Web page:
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What is cancer?

Cancer is a serious disease, more and more careful, but too often fatal.

But what precisely is this disease from a scientific perspective?

What is cancer?

Cancer is an abnormality, a disorder that affects the cells of our body.

Our body is composed of a multitude of cells, each specializing in a specific function, such as filter impurities from the blood (renal cell) or transport oxygen throughout the body (blood cells).

These cells have their life cycle: Every day, thousands of them die (known as apoptosis, that is to say, the programmed death of cells) and are replaced by new cells. The cells renew themselves by dividing.

We talk about cancer when a cell type multiply abnormally and anarchic.

There are over one hundred forms of cancer, including the severity varies. All parts of the body can be affected.

Understanding what is happening

The cell is the basic element of life (animal or plant).
Our organization consists of about 60 000 billion cells.
Every day, 200 billion cells die and are replaced by 200 billion new cells. Each new cell performs exactly the same function as the dead cell it replaces.

It is the genome of each cell that control its operation.

The genome is the genetic heritage of the cell covered in its core: it contains about 100 000 genes, which "give orders" to the cell (dividing, to specialize or die...). It allows the cell to live harmoniously with its environment (trade with neighboring cells) and play its role in the body.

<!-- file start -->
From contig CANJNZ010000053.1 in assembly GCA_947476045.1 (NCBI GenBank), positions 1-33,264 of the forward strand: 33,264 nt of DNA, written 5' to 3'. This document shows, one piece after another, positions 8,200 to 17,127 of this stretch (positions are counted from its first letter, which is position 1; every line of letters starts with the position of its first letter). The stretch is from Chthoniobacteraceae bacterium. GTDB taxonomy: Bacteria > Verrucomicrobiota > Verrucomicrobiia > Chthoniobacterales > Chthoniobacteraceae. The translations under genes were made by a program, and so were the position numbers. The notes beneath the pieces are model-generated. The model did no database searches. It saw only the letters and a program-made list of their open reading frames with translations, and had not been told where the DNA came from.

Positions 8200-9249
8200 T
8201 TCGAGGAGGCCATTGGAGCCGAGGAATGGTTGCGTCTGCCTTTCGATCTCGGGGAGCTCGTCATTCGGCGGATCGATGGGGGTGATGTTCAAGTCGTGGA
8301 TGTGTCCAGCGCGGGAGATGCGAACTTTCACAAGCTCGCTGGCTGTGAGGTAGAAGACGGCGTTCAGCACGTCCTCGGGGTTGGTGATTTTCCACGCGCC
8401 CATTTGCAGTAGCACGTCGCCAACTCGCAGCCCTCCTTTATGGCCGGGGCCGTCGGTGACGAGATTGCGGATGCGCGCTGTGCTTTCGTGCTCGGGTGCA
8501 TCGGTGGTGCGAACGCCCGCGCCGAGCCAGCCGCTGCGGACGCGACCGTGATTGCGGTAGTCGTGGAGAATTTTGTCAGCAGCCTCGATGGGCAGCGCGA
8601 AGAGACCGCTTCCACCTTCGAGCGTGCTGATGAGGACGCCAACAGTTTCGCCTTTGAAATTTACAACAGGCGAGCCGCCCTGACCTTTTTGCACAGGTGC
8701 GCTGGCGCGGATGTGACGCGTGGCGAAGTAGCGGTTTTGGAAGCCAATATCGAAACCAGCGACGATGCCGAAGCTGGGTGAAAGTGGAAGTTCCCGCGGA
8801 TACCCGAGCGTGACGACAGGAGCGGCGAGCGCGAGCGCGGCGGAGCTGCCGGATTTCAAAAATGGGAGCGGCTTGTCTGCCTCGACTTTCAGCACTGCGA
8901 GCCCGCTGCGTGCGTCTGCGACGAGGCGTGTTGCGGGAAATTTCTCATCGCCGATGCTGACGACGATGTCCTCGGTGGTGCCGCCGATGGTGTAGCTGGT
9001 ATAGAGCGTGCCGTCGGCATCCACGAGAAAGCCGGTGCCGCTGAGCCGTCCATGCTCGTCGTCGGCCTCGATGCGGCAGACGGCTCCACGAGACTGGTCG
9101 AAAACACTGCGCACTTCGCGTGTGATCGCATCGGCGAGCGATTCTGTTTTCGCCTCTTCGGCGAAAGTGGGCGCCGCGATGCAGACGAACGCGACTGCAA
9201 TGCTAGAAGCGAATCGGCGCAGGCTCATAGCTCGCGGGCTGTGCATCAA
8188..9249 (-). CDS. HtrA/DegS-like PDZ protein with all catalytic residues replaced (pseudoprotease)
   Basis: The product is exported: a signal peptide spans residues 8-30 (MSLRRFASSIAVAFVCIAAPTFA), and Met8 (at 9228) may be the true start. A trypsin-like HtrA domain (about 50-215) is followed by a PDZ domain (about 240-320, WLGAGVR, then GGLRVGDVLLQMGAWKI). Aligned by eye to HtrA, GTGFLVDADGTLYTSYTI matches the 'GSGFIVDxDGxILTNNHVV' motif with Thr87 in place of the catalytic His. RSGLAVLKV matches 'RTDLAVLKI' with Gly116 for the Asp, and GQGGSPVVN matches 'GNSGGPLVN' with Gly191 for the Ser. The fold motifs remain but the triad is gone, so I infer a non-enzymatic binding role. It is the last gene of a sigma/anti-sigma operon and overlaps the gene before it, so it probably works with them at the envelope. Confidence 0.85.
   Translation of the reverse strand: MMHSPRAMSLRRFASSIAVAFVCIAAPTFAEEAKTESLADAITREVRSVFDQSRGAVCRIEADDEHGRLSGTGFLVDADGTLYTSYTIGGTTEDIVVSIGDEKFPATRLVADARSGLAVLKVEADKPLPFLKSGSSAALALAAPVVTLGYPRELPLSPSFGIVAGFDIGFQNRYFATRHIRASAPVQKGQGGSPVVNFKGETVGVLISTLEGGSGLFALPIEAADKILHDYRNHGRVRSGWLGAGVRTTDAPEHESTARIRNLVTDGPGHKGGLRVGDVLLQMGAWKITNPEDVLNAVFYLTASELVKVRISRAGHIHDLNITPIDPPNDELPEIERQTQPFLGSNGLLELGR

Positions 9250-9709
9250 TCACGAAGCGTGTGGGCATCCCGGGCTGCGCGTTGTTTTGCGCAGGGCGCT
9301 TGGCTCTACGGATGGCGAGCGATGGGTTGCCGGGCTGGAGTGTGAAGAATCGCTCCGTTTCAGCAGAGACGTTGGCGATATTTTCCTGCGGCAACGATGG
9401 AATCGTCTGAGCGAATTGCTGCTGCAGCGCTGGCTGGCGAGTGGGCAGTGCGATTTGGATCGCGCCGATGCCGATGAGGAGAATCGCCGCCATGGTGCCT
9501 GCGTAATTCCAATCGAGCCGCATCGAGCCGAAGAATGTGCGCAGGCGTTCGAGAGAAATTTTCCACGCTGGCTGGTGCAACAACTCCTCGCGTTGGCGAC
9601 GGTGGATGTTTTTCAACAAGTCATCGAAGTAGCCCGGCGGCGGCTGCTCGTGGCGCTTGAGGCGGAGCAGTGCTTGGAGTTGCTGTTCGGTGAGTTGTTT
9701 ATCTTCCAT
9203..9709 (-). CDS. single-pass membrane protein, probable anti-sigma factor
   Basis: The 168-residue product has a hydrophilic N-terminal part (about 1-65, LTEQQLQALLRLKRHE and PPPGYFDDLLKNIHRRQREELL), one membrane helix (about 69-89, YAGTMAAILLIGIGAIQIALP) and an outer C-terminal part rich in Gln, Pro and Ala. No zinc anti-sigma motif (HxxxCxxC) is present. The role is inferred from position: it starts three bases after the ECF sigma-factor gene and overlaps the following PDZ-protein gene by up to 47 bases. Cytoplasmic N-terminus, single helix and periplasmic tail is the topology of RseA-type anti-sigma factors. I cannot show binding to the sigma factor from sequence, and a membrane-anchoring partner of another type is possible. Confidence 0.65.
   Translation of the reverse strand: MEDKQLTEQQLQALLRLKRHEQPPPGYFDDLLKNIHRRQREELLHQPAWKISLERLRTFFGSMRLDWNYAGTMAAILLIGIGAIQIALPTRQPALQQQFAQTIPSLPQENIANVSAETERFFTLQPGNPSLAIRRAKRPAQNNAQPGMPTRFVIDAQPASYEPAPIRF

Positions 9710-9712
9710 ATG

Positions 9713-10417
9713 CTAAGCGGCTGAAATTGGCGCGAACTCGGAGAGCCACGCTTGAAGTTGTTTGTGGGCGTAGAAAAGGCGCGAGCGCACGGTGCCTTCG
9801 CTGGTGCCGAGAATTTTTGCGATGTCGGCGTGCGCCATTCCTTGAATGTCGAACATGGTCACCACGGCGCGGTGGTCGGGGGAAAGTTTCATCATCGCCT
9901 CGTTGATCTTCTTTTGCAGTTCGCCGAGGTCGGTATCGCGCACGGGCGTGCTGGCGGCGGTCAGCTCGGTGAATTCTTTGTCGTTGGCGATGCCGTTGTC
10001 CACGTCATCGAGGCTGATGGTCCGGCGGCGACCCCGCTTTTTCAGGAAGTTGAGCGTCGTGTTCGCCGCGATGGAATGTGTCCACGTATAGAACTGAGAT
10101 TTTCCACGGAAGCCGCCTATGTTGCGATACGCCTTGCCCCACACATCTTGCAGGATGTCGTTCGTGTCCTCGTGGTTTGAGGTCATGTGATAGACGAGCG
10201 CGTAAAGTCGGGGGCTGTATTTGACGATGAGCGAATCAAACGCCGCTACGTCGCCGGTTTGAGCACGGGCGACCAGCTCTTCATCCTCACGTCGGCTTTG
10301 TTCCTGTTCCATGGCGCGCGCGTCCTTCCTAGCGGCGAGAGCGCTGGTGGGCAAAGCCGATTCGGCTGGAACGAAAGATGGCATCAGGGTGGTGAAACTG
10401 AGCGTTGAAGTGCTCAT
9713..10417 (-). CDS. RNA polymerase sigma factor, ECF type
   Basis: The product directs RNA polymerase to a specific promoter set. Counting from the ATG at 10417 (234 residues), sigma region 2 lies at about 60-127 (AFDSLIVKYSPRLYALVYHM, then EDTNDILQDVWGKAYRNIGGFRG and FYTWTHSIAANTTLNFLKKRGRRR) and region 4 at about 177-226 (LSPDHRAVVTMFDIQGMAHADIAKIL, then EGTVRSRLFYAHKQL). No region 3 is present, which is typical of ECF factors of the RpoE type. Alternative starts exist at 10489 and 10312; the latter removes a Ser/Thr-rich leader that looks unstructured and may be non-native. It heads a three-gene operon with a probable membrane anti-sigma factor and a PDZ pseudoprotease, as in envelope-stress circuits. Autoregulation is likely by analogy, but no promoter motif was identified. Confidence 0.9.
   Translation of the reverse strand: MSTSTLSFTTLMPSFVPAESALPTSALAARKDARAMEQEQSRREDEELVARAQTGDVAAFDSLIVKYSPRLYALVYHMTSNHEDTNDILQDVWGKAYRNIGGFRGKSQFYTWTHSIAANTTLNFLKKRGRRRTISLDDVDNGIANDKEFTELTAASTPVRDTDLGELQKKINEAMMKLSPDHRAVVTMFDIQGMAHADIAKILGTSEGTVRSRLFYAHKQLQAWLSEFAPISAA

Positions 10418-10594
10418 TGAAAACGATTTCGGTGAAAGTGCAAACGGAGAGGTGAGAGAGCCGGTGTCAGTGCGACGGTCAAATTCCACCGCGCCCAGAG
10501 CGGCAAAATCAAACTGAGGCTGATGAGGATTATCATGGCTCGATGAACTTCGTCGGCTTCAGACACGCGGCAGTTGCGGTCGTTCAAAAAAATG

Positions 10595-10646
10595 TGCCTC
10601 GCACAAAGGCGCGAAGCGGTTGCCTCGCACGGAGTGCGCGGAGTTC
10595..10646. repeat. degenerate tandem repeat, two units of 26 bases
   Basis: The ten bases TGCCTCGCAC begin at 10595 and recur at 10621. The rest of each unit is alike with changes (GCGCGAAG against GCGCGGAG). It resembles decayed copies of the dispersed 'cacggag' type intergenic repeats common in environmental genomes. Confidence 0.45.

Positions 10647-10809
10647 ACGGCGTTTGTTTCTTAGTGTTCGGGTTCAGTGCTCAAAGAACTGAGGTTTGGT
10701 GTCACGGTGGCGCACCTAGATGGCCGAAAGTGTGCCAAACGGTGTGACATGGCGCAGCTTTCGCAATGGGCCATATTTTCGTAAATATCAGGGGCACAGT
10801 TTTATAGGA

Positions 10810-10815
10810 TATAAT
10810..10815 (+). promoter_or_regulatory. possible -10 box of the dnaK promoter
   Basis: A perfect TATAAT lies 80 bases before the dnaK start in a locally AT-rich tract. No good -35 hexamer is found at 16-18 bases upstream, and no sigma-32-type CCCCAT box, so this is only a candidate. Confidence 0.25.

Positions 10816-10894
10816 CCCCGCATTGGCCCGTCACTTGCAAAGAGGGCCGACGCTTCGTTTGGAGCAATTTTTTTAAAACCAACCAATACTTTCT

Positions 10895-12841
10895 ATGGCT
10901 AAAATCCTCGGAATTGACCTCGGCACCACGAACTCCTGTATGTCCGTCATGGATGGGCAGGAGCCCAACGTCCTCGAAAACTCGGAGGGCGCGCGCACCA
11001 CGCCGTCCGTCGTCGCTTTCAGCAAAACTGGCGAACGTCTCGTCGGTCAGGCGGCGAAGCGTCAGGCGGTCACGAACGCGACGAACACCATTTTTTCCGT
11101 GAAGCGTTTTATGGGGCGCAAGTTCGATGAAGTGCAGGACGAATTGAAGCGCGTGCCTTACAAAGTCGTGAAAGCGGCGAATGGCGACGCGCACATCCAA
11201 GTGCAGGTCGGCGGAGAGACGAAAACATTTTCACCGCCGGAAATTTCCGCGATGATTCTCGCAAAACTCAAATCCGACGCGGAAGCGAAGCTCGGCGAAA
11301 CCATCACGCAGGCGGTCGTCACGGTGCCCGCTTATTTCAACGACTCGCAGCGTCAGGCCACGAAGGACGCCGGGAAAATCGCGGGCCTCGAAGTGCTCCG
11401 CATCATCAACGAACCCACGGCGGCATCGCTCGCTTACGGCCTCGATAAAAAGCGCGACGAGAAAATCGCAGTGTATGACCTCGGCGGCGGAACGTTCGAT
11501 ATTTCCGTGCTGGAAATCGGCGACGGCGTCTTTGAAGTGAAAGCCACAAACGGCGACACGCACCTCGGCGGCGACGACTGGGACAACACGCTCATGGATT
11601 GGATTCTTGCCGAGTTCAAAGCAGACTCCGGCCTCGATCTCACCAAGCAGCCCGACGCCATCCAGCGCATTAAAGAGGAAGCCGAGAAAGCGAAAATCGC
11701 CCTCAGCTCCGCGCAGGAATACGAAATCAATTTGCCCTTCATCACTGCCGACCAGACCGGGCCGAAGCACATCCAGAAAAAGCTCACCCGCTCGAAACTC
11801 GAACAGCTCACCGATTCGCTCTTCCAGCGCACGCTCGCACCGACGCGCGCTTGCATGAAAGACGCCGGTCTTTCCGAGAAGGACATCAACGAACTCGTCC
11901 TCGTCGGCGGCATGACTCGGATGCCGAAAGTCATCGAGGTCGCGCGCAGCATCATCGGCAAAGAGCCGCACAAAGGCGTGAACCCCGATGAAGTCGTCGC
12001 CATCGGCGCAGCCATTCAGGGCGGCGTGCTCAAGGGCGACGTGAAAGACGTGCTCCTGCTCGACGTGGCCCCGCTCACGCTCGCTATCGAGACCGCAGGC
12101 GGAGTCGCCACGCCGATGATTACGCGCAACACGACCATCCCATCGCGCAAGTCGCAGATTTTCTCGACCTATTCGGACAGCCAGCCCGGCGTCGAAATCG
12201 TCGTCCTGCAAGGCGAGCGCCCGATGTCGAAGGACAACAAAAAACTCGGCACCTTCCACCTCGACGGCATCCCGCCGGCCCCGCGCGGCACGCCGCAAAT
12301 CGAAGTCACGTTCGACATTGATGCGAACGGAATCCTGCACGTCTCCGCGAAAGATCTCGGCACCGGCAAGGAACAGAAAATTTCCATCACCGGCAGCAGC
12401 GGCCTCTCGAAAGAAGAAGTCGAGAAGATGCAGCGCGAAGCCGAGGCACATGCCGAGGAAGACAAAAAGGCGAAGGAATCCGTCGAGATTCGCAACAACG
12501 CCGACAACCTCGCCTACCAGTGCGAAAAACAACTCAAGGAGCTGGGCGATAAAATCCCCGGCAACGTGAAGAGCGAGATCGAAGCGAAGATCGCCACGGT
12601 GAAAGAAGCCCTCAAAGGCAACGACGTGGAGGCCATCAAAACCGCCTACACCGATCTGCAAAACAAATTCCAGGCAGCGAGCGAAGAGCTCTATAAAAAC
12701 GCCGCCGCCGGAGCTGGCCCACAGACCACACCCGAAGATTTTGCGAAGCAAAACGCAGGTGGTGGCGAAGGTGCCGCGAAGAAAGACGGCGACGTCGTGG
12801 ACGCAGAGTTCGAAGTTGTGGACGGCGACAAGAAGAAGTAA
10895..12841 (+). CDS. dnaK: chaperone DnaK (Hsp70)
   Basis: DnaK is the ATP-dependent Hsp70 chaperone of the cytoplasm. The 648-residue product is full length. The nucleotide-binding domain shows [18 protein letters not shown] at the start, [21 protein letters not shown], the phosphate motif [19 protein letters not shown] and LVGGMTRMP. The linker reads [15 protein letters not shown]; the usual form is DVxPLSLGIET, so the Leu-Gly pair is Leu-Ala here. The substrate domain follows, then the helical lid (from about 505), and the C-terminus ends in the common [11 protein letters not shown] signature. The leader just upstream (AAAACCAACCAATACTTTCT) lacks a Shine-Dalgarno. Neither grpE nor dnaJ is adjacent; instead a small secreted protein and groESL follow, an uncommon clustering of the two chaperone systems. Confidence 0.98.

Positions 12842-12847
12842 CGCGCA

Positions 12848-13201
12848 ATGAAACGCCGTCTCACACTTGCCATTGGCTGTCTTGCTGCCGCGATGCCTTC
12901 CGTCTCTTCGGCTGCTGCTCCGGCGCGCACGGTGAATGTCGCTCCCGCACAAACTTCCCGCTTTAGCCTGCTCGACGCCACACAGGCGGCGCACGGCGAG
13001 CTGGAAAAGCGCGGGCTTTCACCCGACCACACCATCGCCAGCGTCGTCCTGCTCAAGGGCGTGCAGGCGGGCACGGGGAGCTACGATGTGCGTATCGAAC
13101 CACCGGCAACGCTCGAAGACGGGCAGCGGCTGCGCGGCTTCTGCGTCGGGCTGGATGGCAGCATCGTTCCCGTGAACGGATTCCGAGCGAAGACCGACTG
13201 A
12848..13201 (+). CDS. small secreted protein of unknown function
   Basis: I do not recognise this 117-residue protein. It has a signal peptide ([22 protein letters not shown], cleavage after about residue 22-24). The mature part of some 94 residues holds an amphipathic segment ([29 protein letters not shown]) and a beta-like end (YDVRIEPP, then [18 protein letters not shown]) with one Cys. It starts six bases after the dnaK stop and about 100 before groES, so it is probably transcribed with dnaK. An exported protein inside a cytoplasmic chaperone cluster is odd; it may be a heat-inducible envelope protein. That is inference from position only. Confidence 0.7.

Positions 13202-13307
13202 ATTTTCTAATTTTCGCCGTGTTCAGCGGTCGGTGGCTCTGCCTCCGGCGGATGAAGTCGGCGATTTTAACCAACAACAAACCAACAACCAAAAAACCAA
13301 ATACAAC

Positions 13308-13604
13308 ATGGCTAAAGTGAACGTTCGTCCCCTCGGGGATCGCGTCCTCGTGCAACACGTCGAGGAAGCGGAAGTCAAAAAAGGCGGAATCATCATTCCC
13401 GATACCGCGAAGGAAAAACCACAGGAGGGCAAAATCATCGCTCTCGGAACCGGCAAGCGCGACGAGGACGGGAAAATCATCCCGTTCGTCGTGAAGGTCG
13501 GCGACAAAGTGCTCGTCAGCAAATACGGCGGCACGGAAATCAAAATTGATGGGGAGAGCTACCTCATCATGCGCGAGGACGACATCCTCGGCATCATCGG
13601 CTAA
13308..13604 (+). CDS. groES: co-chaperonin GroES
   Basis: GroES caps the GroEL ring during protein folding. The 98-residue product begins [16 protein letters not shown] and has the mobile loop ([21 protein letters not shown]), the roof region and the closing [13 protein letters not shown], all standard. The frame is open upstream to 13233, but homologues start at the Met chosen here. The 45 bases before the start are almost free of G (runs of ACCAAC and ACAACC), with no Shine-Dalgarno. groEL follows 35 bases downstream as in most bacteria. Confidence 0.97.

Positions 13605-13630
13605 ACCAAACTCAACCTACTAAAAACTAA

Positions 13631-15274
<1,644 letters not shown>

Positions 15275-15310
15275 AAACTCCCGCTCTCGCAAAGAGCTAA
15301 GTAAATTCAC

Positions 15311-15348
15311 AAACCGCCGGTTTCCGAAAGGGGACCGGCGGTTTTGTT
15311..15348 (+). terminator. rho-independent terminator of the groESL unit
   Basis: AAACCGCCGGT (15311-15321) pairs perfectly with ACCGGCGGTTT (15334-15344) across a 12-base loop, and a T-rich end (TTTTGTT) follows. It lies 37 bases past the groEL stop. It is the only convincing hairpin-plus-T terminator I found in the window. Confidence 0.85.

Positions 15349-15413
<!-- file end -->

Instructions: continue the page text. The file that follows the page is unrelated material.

The genome of the cancer cell is damaged: the orders he gives are incorrect and the cell can no longer function normally.

Cancer cells compared to normal cells, are characterized by:
  • Immortality: Unlike normal cells, where the number of divisions is limited, cancer cells reproduce indefinitely.
  • Independence: they do not respect the "laws" of the body and no longer to messages from their neighbors.
  • The inability to produce specialized cells.
  • Infiltration capacity and migration: whereas normal cells are linked together to communicate and stay in the tissue to which they belong, cancer cells are not related to their neighbors healthy and can therefore penetrate other tissues and leave their home area. Thus are formed metastases.
  • The ability to create a network of new blood vessels allowing them to receive nutrients and oxygen necessary for their growth.
By: Dr.Bouden

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